The chart below shows just how important the U.S. consumer is to the health of our economy. It drives over two-thirds of GDP.
Source: JP Morgan, Guide to the Markets, 1Q23
There has been clear evidence of an economic slowdown in the back half of 2022 and we expect that to continue into 2023 as the larger interest rates hikes begin to work their way into the economy. Below are some other important economic statistics that we watch that are flashing yellow or are already in contraction territory.
Other Key Economic Stats in the U.S.
- Conference Board’s leading economic indicators fell in December for second month in a row
- Housing permits, new home sales and mortgage applications all fell sharply as mortgage rates rose
- U.S. Manufacturing Index has contracted two months in a row and stands at 48.4% in December
- U.S. Services Index contracted in December, the first time since the pandemic with a reading of 49.6%
- Consumer Sentiment Index hit a low in December not seen since the great financial crisis in 2008
- Monetary supply has tightened with Fed hikes and reduced bond buying
- Yield curve inverted in 2022 and is still inverted today
Source: Wall Street Journal January 7, 2023
Corporate Earnings Growth
Currently Wall Street expects earnings for the S&P 500 to be around $226 per share. We think this is slightly too high and will likely see it reduced in the January/February time frame when most public companies report their December quarter results and provide profit guidance for the upcoming year. We expect S&P 500 earnings to grow in the mid-single digits this year to about $215 per share. We see many more sectors participating in growth and positive returns, a stark difference from last year, which we discussed in our other piece this month, 2022 Market in Review.
There have only been four times in history where U.S. equities have had back-to-back negative year returns, and we don’t think 2023 will bring a fifth time.3 We are in a much better position entering 2023 than we were in 2022. We have had price adjustments in the market to discount a slower growing economy. The current forward price-to-earnings ratio on the S&P 500 is 16.6x versus the 25-year average of 16.8x. We have seen aggressive Fed rate hikes that are likely in the last inning, and we think companies will recalibrate their 2023 earnings growth expectations with conservatism. These are all potential catalysts for a rebound in equities after such a difficult year in 2022 as seen by the four-year return table of the S&P 500 below. We believe the macro environment will become more supportive of equity markets and see single-digit gains or better for U.S. equities.
International markets could have a good performance year in 2023, but that is dependent on three major things which is out of their control and nearly impossible to predict: war in Ukraine, weather, and the U.S. dollar relative to Eurozone currencies. A quick resolution in Ukraine not happening and thus is a major detractor to the regions that rely on Russia for energy. In the last few months, international equities have rebounded as the U.S. dollar peaked in September, but we don’t know if that will be a theme that will continue to play out in 2023. Additionally, a milder winter has been a huge relief to Europe, thus far, but weather is difficult to predict and cannot be an investment thesis in and of itself. We reduced our weighting in this region a few times in 2022 and if we believe dynamics, fundamentals, and valuations have improved, we would look to add back to this region in 2023. This will be a key discussion at our upcoming Investment Committee meeting in the first quarter.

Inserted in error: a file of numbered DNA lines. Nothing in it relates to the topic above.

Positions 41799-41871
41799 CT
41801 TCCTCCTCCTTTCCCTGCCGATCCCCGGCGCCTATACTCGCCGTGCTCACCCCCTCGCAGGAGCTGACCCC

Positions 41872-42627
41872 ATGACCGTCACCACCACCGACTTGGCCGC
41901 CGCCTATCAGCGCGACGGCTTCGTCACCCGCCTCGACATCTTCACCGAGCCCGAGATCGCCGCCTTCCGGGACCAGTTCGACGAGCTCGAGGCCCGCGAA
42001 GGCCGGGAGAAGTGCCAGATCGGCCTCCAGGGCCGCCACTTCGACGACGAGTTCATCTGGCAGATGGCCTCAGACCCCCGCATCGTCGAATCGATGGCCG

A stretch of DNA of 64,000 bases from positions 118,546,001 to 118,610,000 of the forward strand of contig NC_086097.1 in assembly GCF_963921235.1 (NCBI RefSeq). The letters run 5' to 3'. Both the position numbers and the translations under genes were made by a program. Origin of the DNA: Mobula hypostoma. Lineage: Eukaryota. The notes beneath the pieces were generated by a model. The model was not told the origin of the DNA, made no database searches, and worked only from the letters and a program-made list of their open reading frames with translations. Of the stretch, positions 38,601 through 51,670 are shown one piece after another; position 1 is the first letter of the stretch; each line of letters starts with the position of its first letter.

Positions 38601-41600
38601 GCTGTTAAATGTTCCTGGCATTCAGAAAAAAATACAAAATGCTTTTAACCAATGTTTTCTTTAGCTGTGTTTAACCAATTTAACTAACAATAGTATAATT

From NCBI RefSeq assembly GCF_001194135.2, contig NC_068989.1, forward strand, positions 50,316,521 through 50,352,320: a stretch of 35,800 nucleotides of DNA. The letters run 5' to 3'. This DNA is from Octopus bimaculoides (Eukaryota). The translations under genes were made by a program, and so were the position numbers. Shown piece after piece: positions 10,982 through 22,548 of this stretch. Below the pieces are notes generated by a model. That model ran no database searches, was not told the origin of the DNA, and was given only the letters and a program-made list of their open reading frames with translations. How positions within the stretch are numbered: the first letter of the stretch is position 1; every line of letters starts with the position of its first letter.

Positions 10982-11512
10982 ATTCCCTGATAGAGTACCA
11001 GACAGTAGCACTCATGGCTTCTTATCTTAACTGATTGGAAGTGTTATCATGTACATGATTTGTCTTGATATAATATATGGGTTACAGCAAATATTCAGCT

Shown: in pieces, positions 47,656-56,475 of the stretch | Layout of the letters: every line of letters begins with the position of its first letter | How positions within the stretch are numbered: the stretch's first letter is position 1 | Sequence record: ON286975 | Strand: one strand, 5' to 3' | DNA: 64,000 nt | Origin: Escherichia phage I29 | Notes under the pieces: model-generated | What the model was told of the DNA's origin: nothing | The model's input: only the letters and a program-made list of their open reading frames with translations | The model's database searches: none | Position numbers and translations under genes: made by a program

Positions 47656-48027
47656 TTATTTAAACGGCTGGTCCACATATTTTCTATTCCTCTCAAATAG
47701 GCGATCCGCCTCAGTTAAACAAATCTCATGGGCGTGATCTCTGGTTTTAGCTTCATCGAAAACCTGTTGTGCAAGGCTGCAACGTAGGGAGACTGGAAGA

Energy Shock Hurts Income Outlook in Europe
Source: Goldman Sachs Economic Research, November 2022
We are finally looking at a year where we will get some real income from our fixed income investments. Higher yields (thank you Federal Reserve) have made a comeback and high-quality fundamentals in the corporate and municipal credit spaces will likely make 2023 a good year in fixed income after the worst year the Barclays Aggregate Index has ever had. The table below illustrates the point that fixed income is starting the year in a much better place, from a yield perspective. This is important because yields have been a leading indicator of returns.
Municipals bonds are still attractive versus corporate bonds or treasuries for those in tax brackets of 32% and higher because the after-tax yields are higher. We are seeing tax equivalent yields of 8.5% in municipals for MA residents in the highest federal tax bracket. Strong yields along with good fundamentals have made us very positive on this asset class for the foreseeable future.
We have always viewed fixed income as the ballast in a portfolio. It provides diversification from equities and protection from equity market shocks and economic slumps. As of this writing, Sandy Cove Advisors continues to keep a shorter duration than the Bloomberg Aggregate Bond Index duration, which was a benefit to clients throughout 2022. We will look for opportunities to extend duration out to a more normalized intermediate time frame (4-7 years). We would look to add duration and improve yields when we believe the Fed is done tightening.
What could prove our forecasts wrong for 2023? There are certainly factors that could affect and/or change our market assumptions. We list our top four reasons for better or worse conditions than we’ve laid out in this piece.
In conclusion, we are doing our best to help clients navigate the uncertainty that the markets have brought to us. There are plenty of unknown risks in the world, and the best protection is to diversify and plan ahead. We continue to pay attention to our clients’ diversification through asset allocation and investment strategy selection. We expect a volatile first half of 2023 in equities where we may retest lows, but we see the market setting up for an improved second half of the year and expect slightly positive returns on the horizon. For fixed income, we expect low single-digit positive returns driven mostly from income.
As always, your Sandy Cove team is available to answer any questions about the markets or your portfolio. We wish you all a happy and health new year.